In response to:

That Hamilton Man from the February 10, 2005 issue

To the Editors:

I much admire the work of Professor Mike Wallace, but would like to correct a serious misunderstanding that could be conveyed by the first long footnote in his review of the New-York Historical Society’s exhibition on Alexander Hamilton [NYR, February 10]. My concern has nothing to do with the Hamilton exhibition or the New-York Historical Society, but rather with the invaluable Gilder Lehrman Institute of American History, which is emphatically not a right-wing or conservative organization, and which is surely not taking over the New-York Historical Society.

As a leftish Democrat (and a longtime contributor to The New York Review), I have worked quite closely with Dick Gilder, Lew Lehrman, and the GLI since 1994, teaching summer seminars on slavery and antislavery for high school teachers, co-editing a large “interpretive anthology” based on their extraordinary collection of documents (The Boisterous Sea of Liberty), and from 1998 to 2004 serving as director of Yale University’s Gilder Lehrman Center for the Study of Slavery, Resistance, and Abolition. Despite our major political differences, I have never encountered even the most subtle attempt at ideological influence of any kind with respect to my teaching, writing, cocurating a national exhibition on slavery, or making proposals as a member of the Advisory Board of the Gilder Lehrman Institute of American History. The one time Mr. Gilder made a “political” suggestion, it was quite radical—he suggested that we add the word “Resistance” to the title of Yale’s center, after he learned that African slaves rebelled on about 10 percent of the Atlantic slave ships.

The vast majority of scholars who have agreed during the past nine years to teach GLI seminars are anything but conservatives. But they represent from coast to coast many of the nation’s most eminent historians: David Kennedy, Gordon Wood, Eric Foner, Richard White, Patricia Limerick, Thomas Bender, Ira Berlin, Philip Morgan, and Jack Rakove, to name a few. Aside from the twenty-two summer seminars for high school and middle school teachers throughout the nation, the GLI has worked closely with the National Park Service and with public historians. At a time when the teaching of history has received diminishing public support, Dick Gilder and Lew Lehrman have helped to fund the creation of “history high schools” not only in New York City but in Savannah, Los Angeles, Minneapolis, Milwaukee, and other cities. And this has been done without any trace of a political agenda. It’s not surprising that the GLI is now receiving grants from a variety of other sources, or that in April the institute will be the first recipient of “The Friends of History Award” from the leading national society of American historians—the Organization of American Historians—at their annual meeting. Nothing could better symbolize our national and nonpolitical purpose to improve the teaching and understanding of American history.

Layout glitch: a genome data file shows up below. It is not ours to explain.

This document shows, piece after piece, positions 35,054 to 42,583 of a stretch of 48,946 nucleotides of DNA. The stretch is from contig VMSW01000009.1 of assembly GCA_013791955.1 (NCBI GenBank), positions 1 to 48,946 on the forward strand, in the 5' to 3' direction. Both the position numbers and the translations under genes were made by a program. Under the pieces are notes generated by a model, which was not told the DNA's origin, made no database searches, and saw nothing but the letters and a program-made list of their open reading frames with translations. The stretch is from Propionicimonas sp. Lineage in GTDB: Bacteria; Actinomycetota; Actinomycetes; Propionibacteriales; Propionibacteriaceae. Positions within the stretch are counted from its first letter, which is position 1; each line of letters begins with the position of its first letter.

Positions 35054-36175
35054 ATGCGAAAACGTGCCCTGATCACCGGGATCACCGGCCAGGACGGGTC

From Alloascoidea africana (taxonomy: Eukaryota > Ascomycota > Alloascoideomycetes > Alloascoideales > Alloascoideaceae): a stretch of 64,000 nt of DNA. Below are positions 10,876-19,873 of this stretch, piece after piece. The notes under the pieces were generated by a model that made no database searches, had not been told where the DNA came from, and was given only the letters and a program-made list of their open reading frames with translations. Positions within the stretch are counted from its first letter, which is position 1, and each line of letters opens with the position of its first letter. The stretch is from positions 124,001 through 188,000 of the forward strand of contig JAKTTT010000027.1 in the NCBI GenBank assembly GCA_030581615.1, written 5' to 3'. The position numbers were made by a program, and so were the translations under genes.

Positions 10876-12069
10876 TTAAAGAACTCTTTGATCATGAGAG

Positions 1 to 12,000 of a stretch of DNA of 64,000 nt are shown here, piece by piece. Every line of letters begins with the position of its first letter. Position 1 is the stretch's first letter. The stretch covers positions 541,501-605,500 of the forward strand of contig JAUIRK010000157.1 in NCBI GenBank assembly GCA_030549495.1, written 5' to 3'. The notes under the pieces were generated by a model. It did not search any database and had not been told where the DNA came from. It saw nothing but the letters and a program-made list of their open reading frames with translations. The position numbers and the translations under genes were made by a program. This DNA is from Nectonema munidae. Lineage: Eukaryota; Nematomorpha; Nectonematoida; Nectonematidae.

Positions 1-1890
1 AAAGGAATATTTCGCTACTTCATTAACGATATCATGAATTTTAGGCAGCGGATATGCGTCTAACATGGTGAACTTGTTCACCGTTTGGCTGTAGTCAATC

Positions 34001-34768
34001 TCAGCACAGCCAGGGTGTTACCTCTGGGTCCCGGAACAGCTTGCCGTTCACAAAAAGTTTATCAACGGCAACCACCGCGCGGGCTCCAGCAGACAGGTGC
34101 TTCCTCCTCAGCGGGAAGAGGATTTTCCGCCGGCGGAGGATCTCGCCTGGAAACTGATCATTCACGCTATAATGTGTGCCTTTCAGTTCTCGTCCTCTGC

David Brion Davis

Sterling Professor Emeritus Yale University Director Emeritus Yale’s Gilder Lehrman Center for the Study of Slavery, Resistance, and Abolition

New Haven, Connecticut

To the Editors:

Mike Wallace’s dire review of the New-York Historical Society’s exhibit “Alexander Hamilton: The Man Who Made Mod-ern America” displays a curious disregard of history. As Professor Wallace well knows, the most recent appointees to the society’s board include David Blight, Yale professor and specialist in slavery, resistance, and abolition; Henry Louis Gates Jr., Harvard professor and head of the W.E.B. DuBois Institute; the filmmaker Ric Burns; and Bernard Schwartz, a major supporter of the Democratic Party. These appointments hardly give evidence to the claim Professor Wallace makes about the ideological influences at the society. Professor Wallace also fails to take note of my own appointment as president and CEO of the society, last June. Happily, Professor Wallace’s views are not widely shared. I am fortunate to count on some of the best historians in the region for my academic advisory board (including my predecessor, Professor Kenneth T. Jackson, and Arthur M. Schlesinger Jr.), and some of the best historians in the world for help in planning our upcoming set of exhibitions on slavery and resistance in New York—an important topic that truly indicates our current direction.